Bicycles used to be a main source of transportation, especially in Shaolin. It was not uncommon to see a family of three (and occasionally four) on one bicycle. Now, due to an increased economy, motor scooters are popular. Now it is not uncommon to see a family of three or four on one motor scooter. The husband drives, the wife sits behind him holding a baby or small child, and another small child stands on the floorboard of the motor scooter, holding onto the handlebars. The other day, I saw a family of five on one small motorcycle. I'm not sure I can figure out how they did it, but there were five heads on that bike. More and more motorcycles are being sold, and more and more Volkswagen cars (and their Chinese mimics, made with parts from Volkswagen) are on the roads. I even saw a big Mercedes the other day in Zengzhou, which is a major city. And from what I understand, there is a Ferrari dealership in Beijing, but I've never seen one on the road. The roads are another story....

Taxi cabs are a trip here, kind of reminiscent of the tuk tuks of Bangkok. They're just not as fast. These things really struggle when two people get in the back, especially if one is a large American. A few taxi drivers refused to take Yong and I back to Shaolin when they caught sight of me. They're basically a small motorcycle with an even smaller engine, mounted to a two wheeled canvas covered cart. They don't move very fast, and it's quite exciting when a Volkswagen zooms by, just skimming the taxi as close as it can get. Especially when the car is coming from the opposite direction. What I find humorous about these things, is that the taxi drivers, for the most part, wear these shitty plastic construction type helmets, all as if it were some sort of regulation. As if it were really going to make a difference.

Despite the fact that many people are upgrading to motorcycles and motor scooters, many workers still rely upon the old standby. Human power. Hand drawn carts are common, even in the largest cities. Beijing included.

Nighttime starts to fall in DengFeng. And with nighttime, comes people. Lots of them. From apparently nowhere come multitudes of people, all kind of dressed up (at least better than me), to set up their wares on the sidewalk, to eat dinner at the outdoor eateries, or just to hang out in the square and play all sorts of exciting games. Like, roll the old bicycle tire so that it falls and lands around a vase which is sitting on the ground (which you then get to keep). Or, throw a small straw ring around a vase that's sitting on the ground (which you then get to keep). Or, get the small straw ring around a toy truck. And you get to keep that too. People would bring boxes of these vases, cups, trucks, etc, put them on the ground in the main square, and put a chalk line down, behind which you have to stand. You pay a Yuan for each bicycle tire or straw ring that you get to throw. And many people watch this. People cheer the woman on who's already captured her third vase. They cheer as she grabs with apparent disgust, the few remaining rings her husband has, as he's missed every damn one.  It's the main form of entertainment in DengFeng. That, and congregating in mass groups, all sitting on the sidewalk and even the street, to watch some fortunate being's television and VCD player.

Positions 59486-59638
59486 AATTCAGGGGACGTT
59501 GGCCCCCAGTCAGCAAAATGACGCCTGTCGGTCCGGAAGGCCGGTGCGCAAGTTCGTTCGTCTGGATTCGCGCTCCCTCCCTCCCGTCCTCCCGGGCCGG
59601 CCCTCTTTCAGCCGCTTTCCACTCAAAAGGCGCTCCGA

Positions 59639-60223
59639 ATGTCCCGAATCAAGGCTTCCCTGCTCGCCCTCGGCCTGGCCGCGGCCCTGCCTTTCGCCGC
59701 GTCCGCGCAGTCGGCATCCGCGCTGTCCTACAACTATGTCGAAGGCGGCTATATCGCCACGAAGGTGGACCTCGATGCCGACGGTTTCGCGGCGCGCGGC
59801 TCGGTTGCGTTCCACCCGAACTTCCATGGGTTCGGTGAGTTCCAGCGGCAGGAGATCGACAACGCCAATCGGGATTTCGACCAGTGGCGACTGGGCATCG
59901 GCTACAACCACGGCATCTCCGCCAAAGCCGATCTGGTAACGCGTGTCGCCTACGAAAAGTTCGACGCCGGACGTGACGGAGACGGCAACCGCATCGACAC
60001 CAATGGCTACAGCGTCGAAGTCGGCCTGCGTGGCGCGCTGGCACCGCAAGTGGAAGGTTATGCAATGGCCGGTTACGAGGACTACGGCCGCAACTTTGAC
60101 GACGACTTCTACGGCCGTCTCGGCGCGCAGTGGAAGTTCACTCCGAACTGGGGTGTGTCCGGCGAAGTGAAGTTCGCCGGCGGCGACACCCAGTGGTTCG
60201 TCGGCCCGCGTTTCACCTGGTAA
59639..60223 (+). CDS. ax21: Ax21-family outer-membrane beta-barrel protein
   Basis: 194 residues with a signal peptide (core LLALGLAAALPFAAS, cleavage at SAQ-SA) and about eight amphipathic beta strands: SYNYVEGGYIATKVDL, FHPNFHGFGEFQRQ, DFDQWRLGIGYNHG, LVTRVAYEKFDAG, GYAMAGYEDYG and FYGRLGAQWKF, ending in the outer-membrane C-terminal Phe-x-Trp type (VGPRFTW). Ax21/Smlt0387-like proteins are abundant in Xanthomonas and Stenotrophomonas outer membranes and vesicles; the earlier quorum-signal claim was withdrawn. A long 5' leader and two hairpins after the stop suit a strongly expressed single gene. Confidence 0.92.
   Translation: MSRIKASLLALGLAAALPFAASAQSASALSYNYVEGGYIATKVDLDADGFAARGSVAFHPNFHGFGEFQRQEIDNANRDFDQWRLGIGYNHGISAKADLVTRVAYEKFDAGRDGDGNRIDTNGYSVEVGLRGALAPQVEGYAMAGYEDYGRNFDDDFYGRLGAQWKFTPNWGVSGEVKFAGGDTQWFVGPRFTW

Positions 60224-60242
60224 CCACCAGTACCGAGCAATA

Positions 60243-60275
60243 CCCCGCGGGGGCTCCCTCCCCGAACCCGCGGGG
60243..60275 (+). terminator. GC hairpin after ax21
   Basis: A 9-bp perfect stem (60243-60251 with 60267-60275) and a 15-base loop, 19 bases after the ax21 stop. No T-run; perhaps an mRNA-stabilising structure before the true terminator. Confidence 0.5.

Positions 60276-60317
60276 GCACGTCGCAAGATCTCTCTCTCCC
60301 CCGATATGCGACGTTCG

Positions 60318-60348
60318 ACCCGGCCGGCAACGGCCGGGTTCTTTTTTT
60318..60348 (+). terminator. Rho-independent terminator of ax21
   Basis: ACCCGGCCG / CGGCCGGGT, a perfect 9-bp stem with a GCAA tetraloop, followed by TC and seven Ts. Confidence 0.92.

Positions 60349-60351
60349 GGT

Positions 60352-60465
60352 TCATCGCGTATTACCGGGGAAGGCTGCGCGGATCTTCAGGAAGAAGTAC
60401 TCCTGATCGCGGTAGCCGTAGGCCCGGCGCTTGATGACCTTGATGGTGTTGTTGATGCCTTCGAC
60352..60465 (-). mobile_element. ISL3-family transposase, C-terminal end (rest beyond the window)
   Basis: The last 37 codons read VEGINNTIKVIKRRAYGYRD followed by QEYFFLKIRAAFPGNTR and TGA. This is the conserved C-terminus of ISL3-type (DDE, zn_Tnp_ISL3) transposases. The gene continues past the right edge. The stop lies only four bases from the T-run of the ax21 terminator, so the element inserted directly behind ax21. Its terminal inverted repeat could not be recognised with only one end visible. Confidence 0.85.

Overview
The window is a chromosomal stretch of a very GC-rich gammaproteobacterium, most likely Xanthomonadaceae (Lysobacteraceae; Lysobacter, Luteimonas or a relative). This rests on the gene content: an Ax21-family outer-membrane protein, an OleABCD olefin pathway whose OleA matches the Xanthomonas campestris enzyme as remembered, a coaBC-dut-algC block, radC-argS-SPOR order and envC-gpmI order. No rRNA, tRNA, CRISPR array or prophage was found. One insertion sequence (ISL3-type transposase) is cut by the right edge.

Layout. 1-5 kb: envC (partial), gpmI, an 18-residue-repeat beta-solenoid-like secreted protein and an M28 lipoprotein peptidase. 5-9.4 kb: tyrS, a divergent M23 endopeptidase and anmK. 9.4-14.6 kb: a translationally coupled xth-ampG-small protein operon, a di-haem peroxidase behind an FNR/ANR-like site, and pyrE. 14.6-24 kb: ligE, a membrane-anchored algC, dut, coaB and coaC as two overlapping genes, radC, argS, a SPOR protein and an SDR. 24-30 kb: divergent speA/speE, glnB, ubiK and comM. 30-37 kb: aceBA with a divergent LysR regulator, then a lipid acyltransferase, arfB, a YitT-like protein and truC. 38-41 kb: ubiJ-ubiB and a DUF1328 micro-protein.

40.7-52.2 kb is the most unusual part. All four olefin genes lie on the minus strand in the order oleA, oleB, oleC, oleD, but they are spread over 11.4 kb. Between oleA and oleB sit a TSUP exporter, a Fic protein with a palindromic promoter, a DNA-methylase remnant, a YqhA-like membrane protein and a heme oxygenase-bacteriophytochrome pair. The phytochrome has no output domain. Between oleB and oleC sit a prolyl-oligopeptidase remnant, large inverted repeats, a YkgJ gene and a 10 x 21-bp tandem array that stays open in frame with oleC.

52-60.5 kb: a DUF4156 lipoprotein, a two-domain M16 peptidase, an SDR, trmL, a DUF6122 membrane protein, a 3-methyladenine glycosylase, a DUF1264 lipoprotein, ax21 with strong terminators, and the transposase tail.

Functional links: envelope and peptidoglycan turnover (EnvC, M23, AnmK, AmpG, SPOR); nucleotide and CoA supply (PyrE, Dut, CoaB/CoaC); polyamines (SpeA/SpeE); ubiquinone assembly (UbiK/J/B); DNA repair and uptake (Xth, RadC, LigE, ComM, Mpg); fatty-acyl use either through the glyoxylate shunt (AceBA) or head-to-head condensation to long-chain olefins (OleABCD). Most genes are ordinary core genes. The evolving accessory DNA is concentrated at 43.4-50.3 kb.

The main square. Here is where all the exciting games are played. The large tan building to the left in the picture is the town auditorium, where they occasionally have different types of Chinese concerts, and rarely, show movies. People come here at night to just congregate and hang out. Every night.